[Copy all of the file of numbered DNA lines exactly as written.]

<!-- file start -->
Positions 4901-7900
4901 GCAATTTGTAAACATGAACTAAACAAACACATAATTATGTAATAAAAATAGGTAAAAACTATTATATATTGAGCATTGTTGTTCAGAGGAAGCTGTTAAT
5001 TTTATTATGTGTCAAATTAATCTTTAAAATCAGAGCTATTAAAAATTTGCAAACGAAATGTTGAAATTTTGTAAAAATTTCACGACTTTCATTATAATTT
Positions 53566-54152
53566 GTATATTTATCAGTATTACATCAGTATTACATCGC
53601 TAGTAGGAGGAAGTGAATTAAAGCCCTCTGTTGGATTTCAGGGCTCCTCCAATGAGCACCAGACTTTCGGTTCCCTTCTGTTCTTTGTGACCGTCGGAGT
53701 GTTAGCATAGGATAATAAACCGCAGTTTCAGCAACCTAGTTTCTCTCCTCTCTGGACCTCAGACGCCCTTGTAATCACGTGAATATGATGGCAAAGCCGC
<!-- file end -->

Positions 4901-7900
4901 GCAATTTGTAAACATGAACTAAACAAACACATAATTATGTAATAAAAATAGGTAAAAACTATTATATATTGAGCATTGTTGTTCAGAGGAAGCTGTTAAT
5001 TTTATTATGTGTCAAATTAATCTTTAAAATCAGAGCTATTAAAAATTTGCAAACGAAATGTTGAAATTTTGTAAAAATTTCACGACTTTCATTATAATTT
Positions 53566-54152
53566 GTATATTTATCAGTATTACATCAGTATTACATCGC
53601 TAGTAGGAGGAAGTGAATTAAAGCCCTCTGTTGGATTTCAGGGCTCCTCCAATGAGCACCAGACTTTCGGTTCCCTTCTGTTCTTTGTGACCGTCGGAGT
53701 GTTAGCATAGGATAATAAACCGCAGTTTCAGCAACCTAGTTTCTCTCCTCTCTGGACCTCAGACGCCCTTGTAATCACGTGAATATGATGGCAAAGCCGC